Why need Threads and how to use Threads in java

Why need threads?

see the demo as follow:

import java.io.File;
import java.io.FileOutputStream;
import java.io.IOException;
import java.io.UncheckedIOException;
public class Crawler_1 {
private static int i = 0;
public static void main(String[] args) throws InterruptedException {
long t0 = System.currentTimeMillis();
slowFileOperation();
slowFileOperation();
slowFileOperation();
slowFileOperation();
slowFileOperation();
long t1 = System.currentTimeMillis();
System.out.println("cost time:"+(t1-t0)+"ms");
}

private static void slowFileOperation() {
i += 1;
System.out.println("I is :" + i);
try{
File tmp= File.createTempFile("tmp","");
for (int i = 0;i<10000;i++){
try(FileOutputStream fos = new FileOutputStream(tmp)){
fos.write(i);
}
}
} catch (IOException e) {
throw new UncheckedIOException(e);
}
}
}

when running this program,we can see that it costs about 6855ms;

Now see another demo:

import java.io.File;
import java.io.FileOutputStream;
import java.io.IOException;
import java.io.UncheckedIOException;

public class Crawler_1 {
private static int i = 0;
public static void main(String[] args) throws InterruptedException {
long t0 = System.currentTimeMillis();
new Thread(Crawler_1::slowFileOperation).start();
new Thread(Crawler_1::slowFileOperation).start();
new Thread(Crawler_1::slowFileOperation).start();
new Thread(Crawler_1::slowFileOperation).start();
slowFileOperation();
long t1 = System.currentTimeMillis();
System.out.println("cost time:"+(t1-t0)+"ms");
}

private static void slowFileOperation() {
i += 1;
System.out.println("I is :" + i);
try{
File tmp= File.createTempFile("tmp","");
for (int i = 0;i<10000;i++){
try(FileOutputStream fos = new FileOutputStream(tmp)){
fos.write(i);
}
}
} catch (IOException e) {
throw new UncheckedIOException(e);
}
}
}

It turns out that it costs about 3500ms;

Obviously, In this case, it is more efficient when using multiple threads;

How to crate a thread in java

There are two ways for creating a thread in Java: by extending the Thread class; and by implementing the Runnable interface. Both are in the java.lang package so you don’t have to use import statement.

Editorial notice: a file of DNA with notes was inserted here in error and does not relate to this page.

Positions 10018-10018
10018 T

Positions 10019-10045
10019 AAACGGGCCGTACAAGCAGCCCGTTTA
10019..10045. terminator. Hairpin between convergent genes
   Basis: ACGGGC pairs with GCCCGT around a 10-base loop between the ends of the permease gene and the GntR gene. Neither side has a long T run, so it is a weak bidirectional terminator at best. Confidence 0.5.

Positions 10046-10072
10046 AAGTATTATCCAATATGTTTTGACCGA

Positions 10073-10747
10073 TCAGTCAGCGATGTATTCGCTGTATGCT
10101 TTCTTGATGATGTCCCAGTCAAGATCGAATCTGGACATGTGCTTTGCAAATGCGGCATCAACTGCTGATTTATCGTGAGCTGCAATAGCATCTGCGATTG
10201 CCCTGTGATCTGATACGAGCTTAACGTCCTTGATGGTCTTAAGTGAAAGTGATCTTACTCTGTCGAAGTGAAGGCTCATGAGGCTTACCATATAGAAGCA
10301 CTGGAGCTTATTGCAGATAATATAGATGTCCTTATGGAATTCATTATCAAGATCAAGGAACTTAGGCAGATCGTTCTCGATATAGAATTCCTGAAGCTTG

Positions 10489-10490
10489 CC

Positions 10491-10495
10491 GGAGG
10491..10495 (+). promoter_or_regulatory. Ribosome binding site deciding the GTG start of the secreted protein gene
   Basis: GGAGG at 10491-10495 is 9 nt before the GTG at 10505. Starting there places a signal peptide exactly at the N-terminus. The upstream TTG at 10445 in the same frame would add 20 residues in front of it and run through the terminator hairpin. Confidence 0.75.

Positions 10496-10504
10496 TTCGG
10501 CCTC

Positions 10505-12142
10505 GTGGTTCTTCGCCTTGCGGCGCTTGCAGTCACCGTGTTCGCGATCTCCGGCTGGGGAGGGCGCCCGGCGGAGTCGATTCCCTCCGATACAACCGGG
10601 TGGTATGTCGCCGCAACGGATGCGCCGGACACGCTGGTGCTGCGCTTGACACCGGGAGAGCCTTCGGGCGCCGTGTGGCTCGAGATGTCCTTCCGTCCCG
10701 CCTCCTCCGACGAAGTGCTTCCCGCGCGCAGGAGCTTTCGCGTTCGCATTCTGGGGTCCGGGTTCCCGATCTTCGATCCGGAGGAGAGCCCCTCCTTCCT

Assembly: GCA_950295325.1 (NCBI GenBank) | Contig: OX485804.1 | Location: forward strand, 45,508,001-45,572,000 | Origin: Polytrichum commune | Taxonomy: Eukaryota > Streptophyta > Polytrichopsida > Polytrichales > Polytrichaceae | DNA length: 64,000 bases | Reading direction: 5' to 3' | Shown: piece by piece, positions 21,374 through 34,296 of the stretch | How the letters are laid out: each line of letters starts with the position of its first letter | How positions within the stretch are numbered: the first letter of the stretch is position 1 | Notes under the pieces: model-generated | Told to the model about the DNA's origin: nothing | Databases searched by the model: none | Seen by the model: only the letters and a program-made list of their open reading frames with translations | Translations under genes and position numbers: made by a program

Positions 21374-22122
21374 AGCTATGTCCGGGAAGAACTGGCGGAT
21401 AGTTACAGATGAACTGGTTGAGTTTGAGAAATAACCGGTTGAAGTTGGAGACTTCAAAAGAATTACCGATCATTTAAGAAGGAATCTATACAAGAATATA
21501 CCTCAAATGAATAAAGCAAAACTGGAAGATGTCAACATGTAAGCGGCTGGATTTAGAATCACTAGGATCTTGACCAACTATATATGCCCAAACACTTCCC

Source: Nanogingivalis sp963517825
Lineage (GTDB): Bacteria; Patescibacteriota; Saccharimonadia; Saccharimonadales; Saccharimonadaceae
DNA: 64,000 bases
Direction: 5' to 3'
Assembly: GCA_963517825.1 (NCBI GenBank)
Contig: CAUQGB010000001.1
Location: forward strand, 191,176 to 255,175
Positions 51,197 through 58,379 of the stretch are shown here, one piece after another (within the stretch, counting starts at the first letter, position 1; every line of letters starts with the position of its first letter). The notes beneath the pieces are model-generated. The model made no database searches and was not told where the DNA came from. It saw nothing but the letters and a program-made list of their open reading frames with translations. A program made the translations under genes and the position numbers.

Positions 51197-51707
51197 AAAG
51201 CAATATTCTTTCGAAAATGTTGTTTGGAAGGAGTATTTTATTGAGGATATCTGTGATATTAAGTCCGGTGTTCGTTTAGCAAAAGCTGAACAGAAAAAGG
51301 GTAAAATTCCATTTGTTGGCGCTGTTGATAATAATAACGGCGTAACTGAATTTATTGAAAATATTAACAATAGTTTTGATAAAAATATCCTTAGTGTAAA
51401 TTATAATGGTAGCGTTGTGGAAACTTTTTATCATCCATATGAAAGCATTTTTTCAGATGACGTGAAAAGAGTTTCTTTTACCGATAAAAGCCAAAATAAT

Then you put the code that needs to be executed in a separate thread inside the run() method which is overridden from the Thread/Runnable. And invoke the start() method on a Thread object to put the thread into running status (alive).

The following class, ThreadExample1, demonstrates the first way:

public class Thread_4 {
static class ThreadExample1 extends Thread {

public void run() {
System.out.println("My name is: " + getName());
}

public static void main(String[] args) {
ThreadExample1 t1 = new ThreadExample1();
t1.start();
System.out.println("My name is: " + Thread.currentThread().getName());
}

}
}

You see that the ThreadExample1 class extends the Thread class and overrides the run() method. Inside the run() method, it simply prints a message that includes the name of the thread, which is returned from the getName() method of the Thread class.

And now let’s see the main() method that is invoked when the program starts. It creates an instance of the ThreadExample1 class and call its start() method to put the thread into running state. And the last line prints a message that includes the name of the main thread — every Java program is started from a thread called main. The static method currentThread() returns the Thread object associated with the current thread.

The output is as follows:

There are actually 2 threads:

  • Thread-0: is the name of the thread we created.
  • main: is the name of the main thread that starts the Java program.

The thread Thread-0 terminates as soon as its run() method runs to complete, and the thread main terminates after the main() method completes its execution.

One interesting point is that, if you run this program again for several times, you will see sometimes the thread Thread-0 runs first, sometimes the thread main runs first. This can be recognized by the order of thread names in the output changes randomly. That means there’s no guarantee of which thread runs first as they are both started concurrently. You should bear in mind this behavior with regard to multi-threading context.

Now, let’s see the second way that uses the Runnable interface. In the code below, the ThreadExample2 class implements the Runnable interface and override the run() method:

As you can see, there’s a small difference as compared to the previous program: An object of type Runnable (the ThreadExample2 class) is created and passed to the constructor of a Thread object (t2). The Runnable object can be viewed as a task which is separated from the thread that executes the task.

The two programs behave the same. So what are the pros and cons of these two ways of creating a thread?

The answer is here:

- Extending the Thread class can be used for simple cases. It cannot be used if your class needs to extend another class because Java doesn’t allow multiple inheritances of class.

- Implementing the Runnable interface is more flexible as Java allows a class can both extend another class and implement one or more interfaces.

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